The central government estate has already shrunk by over two million square metres since 2010, which has translated into an estimated £600 million savings in running costs each year. Nevertheless, there is evidence that the public sector as a whole and specifically local government could further improve the efficiency of its estate management and reduce the size of the public property portfolio, thereby lowering the associated operational costs. The ‘Leaner and Greener’ reports demonstrated that this kind of property rationalisation is one of the most effective ways to deliver a trinity of benefits: lower costs, lower carbon emissions, and better services.

Indeed, the efficiency gains achieved by reducing the space that local government services occupy should be a priority for their property teams across the UK by following best practice examples of low-cost and flexible working practices. A flexible work force means less desk space is needed in the office. Implementing technologies to facilitate remote working with the support of ‘drop in offices’ where staff from any agency can call in to use desks can also reduce the current space needs.

Furthermore, the introduction of sustainable measures for a typical administrative building, with staff on average public sector wages, can deliver financial savings in the range of £180-200 per m² per year from lower energy spending. Not only do these green measures save money, but they also deliver additional ‘soft benefits’, including improved productivity and reduced illness, all of which add to the quality of service and economic efficiency.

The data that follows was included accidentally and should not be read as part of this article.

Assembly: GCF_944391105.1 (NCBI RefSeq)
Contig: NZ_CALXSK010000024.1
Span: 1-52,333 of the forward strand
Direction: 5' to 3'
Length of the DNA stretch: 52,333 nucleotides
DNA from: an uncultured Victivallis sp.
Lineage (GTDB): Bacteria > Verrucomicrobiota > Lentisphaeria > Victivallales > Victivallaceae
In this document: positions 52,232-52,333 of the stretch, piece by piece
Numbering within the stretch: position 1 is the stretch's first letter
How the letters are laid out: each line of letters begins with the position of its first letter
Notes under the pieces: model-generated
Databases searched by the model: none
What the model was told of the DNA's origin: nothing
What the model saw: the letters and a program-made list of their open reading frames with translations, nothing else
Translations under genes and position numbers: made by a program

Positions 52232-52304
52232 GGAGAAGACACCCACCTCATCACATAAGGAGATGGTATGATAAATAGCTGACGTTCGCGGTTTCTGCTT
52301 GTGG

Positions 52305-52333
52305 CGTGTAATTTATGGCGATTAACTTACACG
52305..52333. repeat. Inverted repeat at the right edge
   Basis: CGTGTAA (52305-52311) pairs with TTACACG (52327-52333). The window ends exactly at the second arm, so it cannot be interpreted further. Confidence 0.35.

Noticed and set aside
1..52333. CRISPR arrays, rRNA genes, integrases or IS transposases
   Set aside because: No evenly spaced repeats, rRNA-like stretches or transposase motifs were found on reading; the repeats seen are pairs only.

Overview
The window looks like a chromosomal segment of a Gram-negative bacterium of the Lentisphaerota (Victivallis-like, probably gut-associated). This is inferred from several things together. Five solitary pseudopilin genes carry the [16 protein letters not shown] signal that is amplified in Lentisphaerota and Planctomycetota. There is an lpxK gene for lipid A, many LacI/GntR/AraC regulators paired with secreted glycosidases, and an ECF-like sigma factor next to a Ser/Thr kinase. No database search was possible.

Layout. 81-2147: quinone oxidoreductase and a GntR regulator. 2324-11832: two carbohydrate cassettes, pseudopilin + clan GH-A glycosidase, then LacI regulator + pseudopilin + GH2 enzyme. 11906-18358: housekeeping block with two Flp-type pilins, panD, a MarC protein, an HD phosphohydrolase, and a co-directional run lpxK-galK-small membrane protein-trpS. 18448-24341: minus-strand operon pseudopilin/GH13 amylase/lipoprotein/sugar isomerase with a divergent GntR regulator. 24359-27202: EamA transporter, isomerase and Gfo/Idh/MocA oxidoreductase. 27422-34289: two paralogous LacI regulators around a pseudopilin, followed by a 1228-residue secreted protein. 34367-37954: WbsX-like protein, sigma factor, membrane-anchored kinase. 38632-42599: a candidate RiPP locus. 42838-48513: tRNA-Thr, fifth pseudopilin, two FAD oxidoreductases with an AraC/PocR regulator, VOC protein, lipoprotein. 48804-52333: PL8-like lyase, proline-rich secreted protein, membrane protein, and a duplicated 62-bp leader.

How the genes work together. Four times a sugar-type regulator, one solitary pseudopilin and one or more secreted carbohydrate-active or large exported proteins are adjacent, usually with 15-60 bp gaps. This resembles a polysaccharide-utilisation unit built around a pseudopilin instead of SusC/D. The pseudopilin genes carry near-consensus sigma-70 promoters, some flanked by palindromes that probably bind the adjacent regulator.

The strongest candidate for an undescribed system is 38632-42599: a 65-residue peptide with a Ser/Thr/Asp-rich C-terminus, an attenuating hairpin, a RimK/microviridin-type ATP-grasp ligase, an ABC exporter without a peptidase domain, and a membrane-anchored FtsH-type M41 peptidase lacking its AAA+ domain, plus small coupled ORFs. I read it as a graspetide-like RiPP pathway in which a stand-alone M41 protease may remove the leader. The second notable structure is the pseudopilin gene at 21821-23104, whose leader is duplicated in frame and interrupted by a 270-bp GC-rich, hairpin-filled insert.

Working in partnership
Recently, local government has been supported by the One Public Estate programme, a partnership between the Local Government Association (LGA) and the Cabinet Office Government Property Unit (GPU) to deliver ambitious programmes to increase local efficiency savings and support economic growth by joining up councils to use their assets more effectively.

Although constraining financial and contractual arrangements have often hampered such co-operations in the past, these partnerships are set to become ever more crucial to local authorities operating with diminishing budgets. Sharing property by different public sector service providers enhances the extent of efficiency savings by enlarging the size of the managed estate; and co-location of front and back office services allows cost-effective working through widening the scope of property facilities management and procurement contracts.